Scotland is split into five distinctive whisky-producing regions. The same basic process is used to produce whisky across the country but subtle variations mean single malts from each region have unique characteristics and flavours.
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Campbeltown, the small coastal town at the tip of the Kintyre peninsula, once boasted over 30 local distilleries but now has just three. Nevertheless, they are still considered by serious malt lovers to represent a distinct region in their own right.
Single malts produced here are noticeable for their briny character and some boast peaty notes.
Pronounced "eye-luh", this is the greatest of whisky-producing islands. It is only 25 miles long, but has no fewer than eight distilleries.
It’s covered in peat which is exposed to rain and sea spray. Harvested and used to malt the barley used in distilling, the peat gives the single malts here their characteristic smoky flavour with some salty, seaweed notes.
The biggest region in terms of production, half of all Scottish distilleries can be found here.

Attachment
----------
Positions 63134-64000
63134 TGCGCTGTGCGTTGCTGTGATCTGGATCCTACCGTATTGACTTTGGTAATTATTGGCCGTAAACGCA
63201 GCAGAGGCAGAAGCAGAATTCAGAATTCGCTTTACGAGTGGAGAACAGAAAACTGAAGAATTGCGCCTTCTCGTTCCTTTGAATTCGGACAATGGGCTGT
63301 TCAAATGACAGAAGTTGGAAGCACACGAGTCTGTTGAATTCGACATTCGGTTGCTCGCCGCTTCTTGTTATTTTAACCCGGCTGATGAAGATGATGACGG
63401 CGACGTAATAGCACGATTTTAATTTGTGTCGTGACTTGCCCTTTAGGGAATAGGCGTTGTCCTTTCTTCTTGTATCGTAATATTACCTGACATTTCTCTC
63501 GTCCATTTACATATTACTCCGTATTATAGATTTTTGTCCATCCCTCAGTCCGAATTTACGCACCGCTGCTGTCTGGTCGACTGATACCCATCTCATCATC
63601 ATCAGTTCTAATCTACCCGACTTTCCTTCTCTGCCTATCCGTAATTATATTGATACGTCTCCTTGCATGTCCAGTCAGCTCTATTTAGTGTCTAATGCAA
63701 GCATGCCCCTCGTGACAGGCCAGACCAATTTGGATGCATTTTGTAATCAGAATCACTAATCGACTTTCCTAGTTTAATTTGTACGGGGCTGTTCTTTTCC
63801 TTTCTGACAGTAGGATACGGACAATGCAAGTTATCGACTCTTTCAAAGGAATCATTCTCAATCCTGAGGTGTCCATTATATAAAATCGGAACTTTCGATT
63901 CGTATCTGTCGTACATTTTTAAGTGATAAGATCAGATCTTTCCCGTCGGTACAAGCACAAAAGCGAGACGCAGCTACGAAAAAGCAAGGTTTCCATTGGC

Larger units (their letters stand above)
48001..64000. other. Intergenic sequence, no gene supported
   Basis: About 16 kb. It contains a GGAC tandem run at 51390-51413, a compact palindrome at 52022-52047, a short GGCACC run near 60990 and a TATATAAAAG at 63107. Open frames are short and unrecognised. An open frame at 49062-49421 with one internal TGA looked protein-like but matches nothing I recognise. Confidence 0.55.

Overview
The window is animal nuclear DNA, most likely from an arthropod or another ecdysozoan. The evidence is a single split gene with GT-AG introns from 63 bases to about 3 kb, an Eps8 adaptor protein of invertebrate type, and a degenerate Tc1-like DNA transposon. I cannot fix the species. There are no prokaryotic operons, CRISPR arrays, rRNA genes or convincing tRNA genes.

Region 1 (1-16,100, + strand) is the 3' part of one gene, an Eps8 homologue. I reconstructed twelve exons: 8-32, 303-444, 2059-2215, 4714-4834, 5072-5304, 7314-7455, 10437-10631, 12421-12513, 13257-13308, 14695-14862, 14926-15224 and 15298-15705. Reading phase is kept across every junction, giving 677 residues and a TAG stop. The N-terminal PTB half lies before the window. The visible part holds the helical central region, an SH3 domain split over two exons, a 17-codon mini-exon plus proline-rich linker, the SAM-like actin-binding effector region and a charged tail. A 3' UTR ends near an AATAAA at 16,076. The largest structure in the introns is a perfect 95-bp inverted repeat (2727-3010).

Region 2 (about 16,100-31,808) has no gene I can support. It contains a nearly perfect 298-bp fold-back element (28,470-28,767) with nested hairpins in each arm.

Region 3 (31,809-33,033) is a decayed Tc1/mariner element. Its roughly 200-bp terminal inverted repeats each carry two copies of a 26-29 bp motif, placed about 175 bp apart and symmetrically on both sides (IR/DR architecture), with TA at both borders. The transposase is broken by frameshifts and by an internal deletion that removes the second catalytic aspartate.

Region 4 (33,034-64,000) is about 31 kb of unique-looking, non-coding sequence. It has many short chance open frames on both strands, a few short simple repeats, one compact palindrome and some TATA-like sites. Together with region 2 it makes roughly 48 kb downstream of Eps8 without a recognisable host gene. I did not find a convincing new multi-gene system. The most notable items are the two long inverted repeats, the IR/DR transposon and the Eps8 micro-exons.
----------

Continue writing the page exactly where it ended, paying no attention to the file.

Speyside single malts are noted in general for their elegance and complexity, sometimes with a refined smokiness but more often a fruitness ranging from ripe pears to sultanas.
There are only a handful of Lowland distilleries still operating, producing softer, lighter style single malts that are traditionally known as the 'Lowland Ladies'.
Whiskies from here are known for their malty, zesty flavours with slightly fruity, citrusy and sometimes floral notes.
Isle of Skye
By far the biggest region geographically, the Highland malts inevitably embrace wide and robust flavour variations.
Generally heavier and drier in character compared to other regions, whiskies from here often have nutty, honey, heather or peaty notes. Distilleries near the sea also have some salty, maritime influences in their malts.